This thesis is based upon clinical, neurophysiological, and immunological studies of polyneuropathy (symmetrical impairment of sensory and motor nerve function) in patients with monoclonal gammopathies, that is, patients characterized by proliferation of a plasma-cell clone secreting homogeneous immWloglobulins (M-component), which in some patients has serum antibody reactivity against peripheral nerve myelin.
The prevalence of clinical polyneuropathy in patients with monoclonal gammopathy (n=3) was 36%, and the prevalence of all forms of polyneuropathy including patients with neurophysiological signs only andpatients with probable polyneuropathy (signs but no symptoms) was 58%. IgM isotype of the M-component was associated with a high risk of clinical polyneuropathy (5 of 6; 83%). 3 patients, all with a demyelinating polyneuropathy, had antibodies against peripheral nerve myelin. It is concluded that polyneuropathy is common in patients with monoclonal gammopathy, but that only some polyneuropathies are of the demyelinating type and associated with circulating antibodies against peripheral nerve myelin.
Immunofixation was superior to plasma agarose electrophoresis in detecting M-components in patients investigated for polyneuropathy (n=83). The prevalence of M-components was 7% (3 of 42 patients without obvious associated disease). The prevalence of M-components in the subgroup of patients with demyelinating polyneuropathy was even higher (21 %). Hence, patients with polyneuropathy should be screened for Mcomponents by a sensitive technique, not only to reveal a possible pathogenetie factor, but also because of the possibility of successful immunosuppressive treatment in some of them.
Antibodies against peripheral nerve myelin were also shown to occur in healthy blood donors (25 of255; 10%). Only 2 of them had clinical and neurophysiological evidence of mild polyneuropathy. Their antibodies were shown to react with several proteins in peripheral nerve myelin, in contrast to patients with monoclonal gammopathy and polyneuropathy whose antibodies reacted with low molecular weight glycoproteins (14-30 kDa) in peripheral nerve myelin. The study confirms previous findings of autoantibodies in healthy persons.
A positive correlation emerged between the amount of antibodies against peripheral nerve myelin and the proportion of circulating B-1 lymphocytes, known to be responsible for autoantibody production, in patients with polyneuropathy associated with monoclonal gammopathy. The findings suggest that B-1 cells produce antimyelin antibodies and support the idea of an autoinunune mechanism for the pathogenesis of polyneuropathy in some patients.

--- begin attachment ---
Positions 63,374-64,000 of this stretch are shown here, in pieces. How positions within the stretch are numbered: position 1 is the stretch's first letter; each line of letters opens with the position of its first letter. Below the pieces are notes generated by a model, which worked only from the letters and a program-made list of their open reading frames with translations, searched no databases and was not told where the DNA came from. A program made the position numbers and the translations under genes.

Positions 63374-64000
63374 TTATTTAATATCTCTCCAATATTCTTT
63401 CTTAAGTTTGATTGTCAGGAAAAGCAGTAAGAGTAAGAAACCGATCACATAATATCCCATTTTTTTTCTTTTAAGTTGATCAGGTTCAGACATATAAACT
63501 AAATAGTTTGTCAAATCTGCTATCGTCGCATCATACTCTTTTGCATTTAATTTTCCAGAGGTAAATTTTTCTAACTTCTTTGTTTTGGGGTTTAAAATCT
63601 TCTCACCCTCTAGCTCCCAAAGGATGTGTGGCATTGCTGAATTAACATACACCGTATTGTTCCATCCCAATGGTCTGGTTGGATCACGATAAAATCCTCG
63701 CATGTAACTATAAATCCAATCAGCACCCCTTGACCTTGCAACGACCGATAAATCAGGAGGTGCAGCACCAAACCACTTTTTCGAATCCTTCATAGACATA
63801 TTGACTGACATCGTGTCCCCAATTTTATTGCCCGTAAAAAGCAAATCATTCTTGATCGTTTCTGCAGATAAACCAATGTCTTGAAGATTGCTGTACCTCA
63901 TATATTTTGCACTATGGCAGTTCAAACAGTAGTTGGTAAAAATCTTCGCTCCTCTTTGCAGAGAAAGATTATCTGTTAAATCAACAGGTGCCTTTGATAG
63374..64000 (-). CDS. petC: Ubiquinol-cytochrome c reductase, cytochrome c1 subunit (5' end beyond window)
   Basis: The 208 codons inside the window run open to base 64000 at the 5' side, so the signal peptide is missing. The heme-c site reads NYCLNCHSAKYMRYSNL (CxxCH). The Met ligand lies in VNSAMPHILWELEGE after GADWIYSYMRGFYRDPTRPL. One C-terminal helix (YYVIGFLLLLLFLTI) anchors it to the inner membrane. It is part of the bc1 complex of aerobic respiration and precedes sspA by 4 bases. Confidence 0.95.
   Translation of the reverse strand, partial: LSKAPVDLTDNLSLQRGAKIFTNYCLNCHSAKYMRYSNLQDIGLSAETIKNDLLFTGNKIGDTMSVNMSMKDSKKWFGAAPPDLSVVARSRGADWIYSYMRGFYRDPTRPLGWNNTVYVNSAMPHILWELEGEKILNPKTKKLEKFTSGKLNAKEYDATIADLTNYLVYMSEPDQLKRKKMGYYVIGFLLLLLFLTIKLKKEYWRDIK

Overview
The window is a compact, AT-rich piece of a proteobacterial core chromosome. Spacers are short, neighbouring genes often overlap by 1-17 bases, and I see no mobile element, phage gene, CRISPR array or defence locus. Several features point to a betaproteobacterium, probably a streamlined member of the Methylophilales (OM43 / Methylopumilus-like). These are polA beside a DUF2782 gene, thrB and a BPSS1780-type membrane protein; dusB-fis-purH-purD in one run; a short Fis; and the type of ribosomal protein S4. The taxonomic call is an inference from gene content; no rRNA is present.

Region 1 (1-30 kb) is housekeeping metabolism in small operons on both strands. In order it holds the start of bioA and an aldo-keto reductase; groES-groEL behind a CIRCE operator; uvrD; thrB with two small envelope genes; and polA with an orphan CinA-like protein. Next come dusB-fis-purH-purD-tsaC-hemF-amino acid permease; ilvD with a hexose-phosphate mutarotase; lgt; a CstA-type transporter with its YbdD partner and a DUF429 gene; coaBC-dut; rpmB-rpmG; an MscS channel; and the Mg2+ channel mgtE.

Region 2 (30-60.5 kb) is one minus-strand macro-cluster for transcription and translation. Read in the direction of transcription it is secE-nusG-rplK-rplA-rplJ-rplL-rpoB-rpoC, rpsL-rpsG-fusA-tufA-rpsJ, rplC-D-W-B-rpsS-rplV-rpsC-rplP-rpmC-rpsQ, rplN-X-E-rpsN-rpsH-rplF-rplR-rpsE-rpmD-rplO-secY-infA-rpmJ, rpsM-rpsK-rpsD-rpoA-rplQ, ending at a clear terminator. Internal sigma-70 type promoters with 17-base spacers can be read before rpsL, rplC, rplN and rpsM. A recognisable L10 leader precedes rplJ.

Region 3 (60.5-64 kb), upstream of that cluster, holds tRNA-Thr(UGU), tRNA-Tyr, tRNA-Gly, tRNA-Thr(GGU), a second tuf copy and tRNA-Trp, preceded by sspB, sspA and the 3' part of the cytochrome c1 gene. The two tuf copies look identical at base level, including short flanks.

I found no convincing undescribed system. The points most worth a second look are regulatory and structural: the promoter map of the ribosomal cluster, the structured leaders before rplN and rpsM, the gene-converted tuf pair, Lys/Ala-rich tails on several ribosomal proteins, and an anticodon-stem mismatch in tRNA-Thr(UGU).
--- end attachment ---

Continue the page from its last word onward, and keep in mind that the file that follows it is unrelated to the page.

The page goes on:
Soluble interleukin-2 receptor (siL-2R) is secreted by activated T cells, and was elevated in 7 of 19 patients with monoclonal gammopathy and demyelinating polyneuropathy, as compared to 2 of 19 patients withmonoclonal ganuuopathy without polyneuropathy and in 1 of 15 healthy controls. The finding supports the hypothesis that T cells may have a regulatory role in the M-component production.
Genomic typing for human leukocyte antigen (HLA) -DR and -DQ genes was done in 55 patients with monoclonal gammopathy. A polyneuropathy of demyelinating type was established in26 patients. Among these people an association was found with the presence of a tryptophan amino acid residue at position 9 of the DRB chain. This position is part of the first hypervariable region of the DRB chain, and may be of importance in detennining preferential peptide-binding capacity of the HLA-DR molecule. Anti-myelin-associated glycoprotein (MAG) antibodies were fmmd in 15 of 17 patients with an IgM M-component and demyelinating polyneuropathy (14 of these 15 people carried a tryptophan at position 9), supporting the pathogenctic role of an autoimmune response against MAG. The finding of an HLA class II association may indicate a pathogenic role ofT cell immunity in this condition.
3 of 5 patients with monoclonal IgM and antibodies against peripheral nerve myelin responded to immunosuppressive treatment. In 3 patients the clinical response and the antibody concentration correlated, but in2 patients there was no clear correlation, because 1 patient improved despite increasing antibody concentration and 1 patient did hot improve despite a lowered antibody concentration. It is possible that mechanisms other than anti-peripheral-nerve myelin antibodies may contribute to the effect of treatment.
In summary, it emerged that polyneuropathy is common in monoclonal gammopathy and that the method used to uncover an M-component is important. Both B cell and T cell responses may be involved in the pathogenesis, and a genetic susceptibility to develop polyneuropathy is possible. It is important to establish the diagnosis in these patients because immunosuppressive treatment may prove useful in some cases.
Linköping: Linköpings universitet , 1994. , 80 p.
1994-02-04, Administrationsbyggnadens aula, Universitetssjukhuset, Linköping, 09:00 (Swedish)
Papers, included in the Ph.D. thesis, are not registered and included in the posts from 1999 and backwards.